“Anyone wanting to betray the country could do so without having to go to China,” said Chinese Nationalist Party (KMT) Legislator Shuai Hua-min (帥化民) on the weekend in defense of looser regulations for senior political, military and intelligence officials visiting China.
Quite right, but looser rules make it a hell of a lot easier to betray the country.
In the world of counterespionage, two principal dynamics are at play: intent and opportunity. Does an individual entrusted with classified information have the intent to pass on that material to a third party, and if so, what opportunities exist for that person to come into contact with the third party?
Shuai is partly right: Visiting a country does not in and of itself create intent. But allowing a greater number of officials involved in national security to visit China certainly creates opportunities, especially when the country being visited has an aggressive espionage apparatus.
Without going into the increased risk of accidental leak of information such visits would create, the fact is that, despite all the talk of rapprochement between Taiwan and China, Beijing continues to aim around 1,300 missiles in this direction and remains resolute in its quest to ensure superiority in the Taiwan Strait.
In other words, and President Ma Ying-jeou’s (馬英九) rhetoric notwithstanding, China continues to believe that it is at war with Taiwan, and this belief is reflected in its intelligence-gathering operations.
The implication is that Chinese intelligence will continue to target Taiwanese officials — and others, including journalists — visiting the country. If more visits are held, more operations will be active. And once Taiwanese officials are physically in China, the opportunities for Chinese spies to extract information from them — through means such as deception, blackmail, financial incentives and even “honey traps” — will be much greater in number.
Human fallibility being what it is, officials with no intention of betraying their country can be cornered, manipulated and exploited by skilled intelligence agencies, often with the target oblivious to their efforts. Not every traitor is a Kim Philby — a person who switches side for ideological reasons. Most are not, in fact, and the reasons why are far more mundane: money, sex, love and vengeance.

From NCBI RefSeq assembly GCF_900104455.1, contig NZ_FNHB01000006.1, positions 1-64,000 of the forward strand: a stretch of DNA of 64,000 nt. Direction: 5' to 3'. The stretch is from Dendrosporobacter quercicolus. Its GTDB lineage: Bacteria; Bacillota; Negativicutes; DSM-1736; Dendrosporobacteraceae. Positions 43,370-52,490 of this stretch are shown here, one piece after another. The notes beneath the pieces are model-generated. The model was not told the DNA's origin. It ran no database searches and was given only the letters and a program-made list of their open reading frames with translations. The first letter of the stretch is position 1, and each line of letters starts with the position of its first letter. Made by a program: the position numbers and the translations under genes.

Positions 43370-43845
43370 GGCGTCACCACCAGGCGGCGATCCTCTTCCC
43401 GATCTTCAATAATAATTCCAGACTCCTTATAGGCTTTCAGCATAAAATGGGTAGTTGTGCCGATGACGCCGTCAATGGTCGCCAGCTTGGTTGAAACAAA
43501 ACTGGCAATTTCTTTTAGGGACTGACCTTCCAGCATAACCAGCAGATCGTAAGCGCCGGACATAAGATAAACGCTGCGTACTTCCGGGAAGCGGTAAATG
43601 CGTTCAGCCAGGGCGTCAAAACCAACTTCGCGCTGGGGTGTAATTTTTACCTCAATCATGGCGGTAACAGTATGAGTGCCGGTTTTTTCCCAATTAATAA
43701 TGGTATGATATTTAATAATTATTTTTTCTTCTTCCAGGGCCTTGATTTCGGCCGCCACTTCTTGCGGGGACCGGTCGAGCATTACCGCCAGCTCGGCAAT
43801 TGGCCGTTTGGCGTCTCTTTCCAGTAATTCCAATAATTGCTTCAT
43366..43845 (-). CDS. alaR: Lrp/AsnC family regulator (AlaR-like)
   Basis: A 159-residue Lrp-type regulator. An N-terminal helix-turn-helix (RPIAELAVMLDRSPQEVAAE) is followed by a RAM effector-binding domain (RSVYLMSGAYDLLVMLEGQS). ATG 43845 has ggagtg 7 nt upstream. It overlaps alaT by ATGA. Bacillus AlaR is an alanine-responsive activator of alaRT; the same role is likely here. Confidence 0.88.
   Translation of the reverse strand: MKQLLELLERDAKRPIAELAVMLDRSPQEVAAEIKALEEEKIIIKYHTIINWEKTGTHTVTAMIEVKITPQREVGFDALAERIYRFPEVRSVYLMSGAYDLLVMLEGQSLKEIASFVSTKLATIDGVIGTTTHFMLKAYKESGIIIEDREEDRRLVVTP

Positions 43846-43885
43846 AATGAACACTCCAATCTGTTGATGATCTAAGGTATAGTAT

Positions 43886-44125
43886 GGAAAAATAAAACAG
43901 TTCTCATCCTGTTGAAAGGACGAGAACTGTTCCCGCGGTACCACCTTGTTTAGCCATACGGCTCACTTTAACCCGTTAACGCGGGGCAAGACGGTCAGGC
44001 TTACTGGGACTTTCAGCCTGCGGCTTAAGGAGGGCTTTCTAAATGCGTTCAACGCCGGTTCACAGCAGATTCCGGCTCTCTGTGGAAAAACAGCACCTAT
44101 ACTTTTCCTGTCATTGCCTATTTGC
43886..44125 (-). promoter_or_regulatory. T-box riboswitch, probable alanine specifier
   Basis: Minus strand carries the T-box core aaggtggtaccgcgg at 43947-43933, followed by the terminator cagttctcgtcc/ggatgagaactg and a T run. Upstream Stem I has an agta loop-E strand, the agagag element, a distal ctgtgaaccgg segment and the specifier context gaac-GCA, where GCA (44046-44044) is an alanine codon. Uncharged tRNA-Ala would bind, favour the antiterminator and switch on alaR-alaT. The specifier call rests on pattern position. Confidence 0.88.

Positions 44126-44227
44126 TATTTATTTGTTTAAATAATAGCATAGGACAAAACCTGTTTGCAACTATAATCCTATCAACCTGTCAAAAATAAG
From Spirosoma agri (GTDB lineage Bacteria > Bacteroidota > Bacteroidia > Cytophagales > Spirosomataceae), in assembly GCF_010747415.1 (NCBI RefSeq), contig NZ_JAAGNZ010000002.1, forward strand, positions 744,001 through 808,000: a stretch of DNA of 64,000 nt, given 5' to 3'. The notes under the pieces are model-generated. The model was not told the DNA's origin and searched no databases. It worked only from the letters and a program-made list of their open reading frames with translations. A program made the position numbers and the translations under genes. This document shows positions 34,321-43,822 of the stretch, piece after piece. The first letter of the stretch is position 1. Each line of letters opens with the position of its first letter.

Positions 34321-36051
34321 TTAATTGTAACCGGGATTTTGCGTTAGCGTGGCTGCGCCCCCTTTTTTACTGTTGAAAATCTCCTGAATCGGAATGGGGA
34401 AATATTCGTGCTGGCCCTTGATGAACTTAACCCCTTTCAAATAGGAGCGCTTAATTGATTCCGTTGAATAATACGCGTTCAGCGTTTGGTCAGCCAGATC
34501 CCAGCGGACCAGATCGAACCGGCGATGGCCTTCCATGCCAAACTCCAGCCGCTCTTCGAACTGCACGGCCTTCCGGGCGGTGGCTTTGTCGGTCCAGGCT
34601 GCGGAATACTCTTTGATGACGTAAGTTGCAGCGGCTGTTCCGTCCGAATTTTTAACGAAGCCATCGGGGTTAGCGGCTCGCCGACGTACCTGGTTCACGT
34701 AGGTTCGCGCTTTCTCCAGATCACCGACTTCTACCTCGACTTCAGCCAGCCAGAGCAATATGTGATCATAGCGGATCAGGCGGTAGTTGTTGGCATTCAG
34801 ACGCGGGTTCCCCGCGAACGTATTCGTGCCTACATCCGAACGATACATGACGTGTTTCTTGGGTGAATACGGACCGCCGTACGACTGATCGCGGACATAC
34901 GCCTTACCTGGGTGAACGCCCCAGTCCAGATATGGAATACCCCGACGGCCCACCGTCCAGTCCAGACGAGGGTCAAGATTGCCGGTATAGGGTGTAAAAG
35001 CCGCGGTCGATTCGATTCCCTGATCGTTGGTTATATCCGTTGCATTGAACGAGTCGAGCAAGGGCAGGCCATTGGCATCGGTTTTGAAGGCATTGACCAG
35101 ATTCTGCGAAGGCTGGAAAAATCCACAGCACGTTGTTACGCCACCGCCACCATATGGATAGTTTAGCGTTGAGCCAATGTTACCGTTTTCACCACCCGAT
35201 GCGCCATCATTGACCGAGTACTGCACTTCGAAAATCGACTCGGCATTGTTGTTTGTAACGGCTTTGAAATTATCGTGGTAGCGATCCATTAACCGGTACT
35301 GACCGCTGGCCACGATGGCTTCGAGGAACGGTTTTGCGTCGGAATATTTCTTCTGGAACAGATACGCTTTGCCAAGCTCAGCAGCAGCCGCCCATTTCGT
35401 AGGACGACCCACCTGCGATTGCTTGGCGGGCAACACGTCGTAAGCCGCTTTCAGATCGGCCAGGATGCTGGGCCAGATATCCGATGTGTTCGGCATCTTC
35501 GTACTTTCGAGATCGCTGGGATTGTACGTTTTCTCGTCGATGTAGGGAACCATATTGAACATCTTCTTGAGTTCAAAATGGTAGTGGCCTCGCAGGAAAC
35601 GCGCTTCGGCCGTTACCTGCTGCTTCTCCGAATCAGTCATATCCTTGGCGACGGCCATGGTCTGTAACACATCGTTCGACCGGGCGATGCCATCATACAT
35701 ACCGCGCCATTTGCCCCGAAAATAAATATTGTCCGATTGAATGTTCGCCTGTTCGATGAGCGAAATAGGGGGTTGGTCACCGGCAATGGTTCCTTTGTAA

The dangers involved in breaching the barrier that has minimized contact between Taiwan and Chinese officials for more than half a century are exacerbated by the influx of Chinese now allowed to visit Taiwan. In an espionage scenario, this could create a continuum of opportunities for contact between a traitor and his handlers. This would, in turn, obviate the proposed regulations, in which officials would need to ask permission before visiting China. Once contact has been made and an official has been ensnared, physical continuity could be maintained without the official having to make another visit to China.
Taiwan’s allies, who are not unaware of the inherent dangers of such contacts, could react to this development by becoming more reluctant to share intelligence products and sensitive technology with Taiwan lest they are passed on to China. Should the US, Taiwan’s principal ally on defense and intelligence, reach this conclusion, Taiwan could find itself denied signals and imagery intelligence, or even military components, which are critical to self-defense.
The risks are too high and the benefits of allowing such visits too low to justify a policy change. As long as China remains a military threat to Taiwan, and as long as China’s intelligence apparatus aggressively targets Taiwan and its allies, the buffer of the Taiwan Strait should be kept intact.
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